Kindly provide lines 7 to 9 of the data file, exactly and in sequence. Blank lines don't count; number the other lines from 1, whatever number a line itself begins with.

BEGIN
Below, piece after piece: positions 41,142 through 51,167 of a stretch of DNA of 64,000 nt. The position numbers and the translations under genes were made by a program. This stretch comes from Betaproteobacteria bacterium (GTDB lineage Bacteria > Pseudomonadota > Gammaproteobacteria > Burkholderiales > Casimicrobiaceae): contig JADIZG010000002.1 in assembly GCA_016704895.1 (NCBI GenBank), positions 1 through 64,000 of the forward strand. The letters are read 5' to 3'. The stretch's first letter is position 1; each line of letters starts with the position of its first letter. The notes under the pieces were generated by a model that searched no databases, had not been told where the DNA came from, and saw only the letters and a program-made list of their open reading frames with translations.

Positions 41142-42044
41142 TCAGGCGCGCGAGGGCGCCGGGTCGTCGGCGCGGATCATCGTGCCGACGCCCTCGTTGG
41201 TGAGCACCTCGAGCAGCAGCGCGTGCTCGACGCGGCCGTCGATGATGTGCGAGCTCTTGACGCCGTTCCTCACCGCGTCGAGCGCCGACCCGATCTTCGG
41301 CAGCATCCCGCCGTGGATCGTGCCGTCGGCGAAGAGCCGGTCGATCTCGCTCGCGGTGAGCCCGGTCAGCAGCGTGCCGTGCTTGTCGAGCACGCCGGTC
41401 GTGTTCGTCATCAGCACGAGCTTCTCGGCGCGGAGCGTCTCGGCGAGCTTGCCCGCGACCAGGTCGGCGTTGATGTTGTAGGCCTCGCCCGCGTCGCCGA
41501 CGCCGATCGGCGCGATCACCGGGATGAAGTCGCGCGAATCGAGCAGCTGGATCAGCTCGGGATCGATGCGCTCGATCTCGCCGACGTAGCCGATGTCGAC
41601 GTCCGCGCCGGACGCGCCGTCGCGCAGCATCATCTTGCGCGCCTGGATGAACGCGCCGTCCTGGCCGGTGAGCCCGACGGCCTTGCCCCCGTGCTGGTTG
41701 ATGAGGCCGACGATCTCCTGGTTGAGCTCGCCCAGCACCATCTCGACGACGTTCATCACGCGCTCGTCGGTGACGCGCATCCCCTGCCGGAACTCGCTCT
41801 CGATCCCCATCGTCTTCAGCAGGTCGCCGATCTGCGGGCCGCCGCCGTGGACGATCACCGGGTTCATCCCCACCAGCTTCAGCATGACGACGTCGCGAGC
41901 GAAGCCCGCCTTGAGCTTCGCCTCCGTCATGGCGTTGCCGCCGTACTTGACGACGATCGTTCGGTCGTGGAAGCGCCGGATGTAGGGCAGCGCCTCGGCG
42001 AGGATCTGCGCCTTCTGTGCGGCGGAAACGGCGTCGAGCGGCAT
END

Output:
41501 CGCCGATCGGCGCGATCACCGGGATGAAGTCGCGCGAATCGAGCAGCTGGATCAGCTCGGGATCGATGCGCTCGATCTCGCCGACGTAGCCGATGTCGAC
41601 GTCCGCGCCGGACGCGCCGTCGCGCAGCATCATCTTGCGCGCCTGGATGAACGCGCCGTCCTGGCCGGTGAGCCCGACGGCCTTGCCCCCGTGCTGGTTG
41701 ATGAGGCCGACGATCTCCTGGTTGAGCTCGCCCAGCACCATCTCGACGACGTTCATCACGCGCTCGTCGGTGACGCGCATCCCCTGCCGGAACTCGCTCT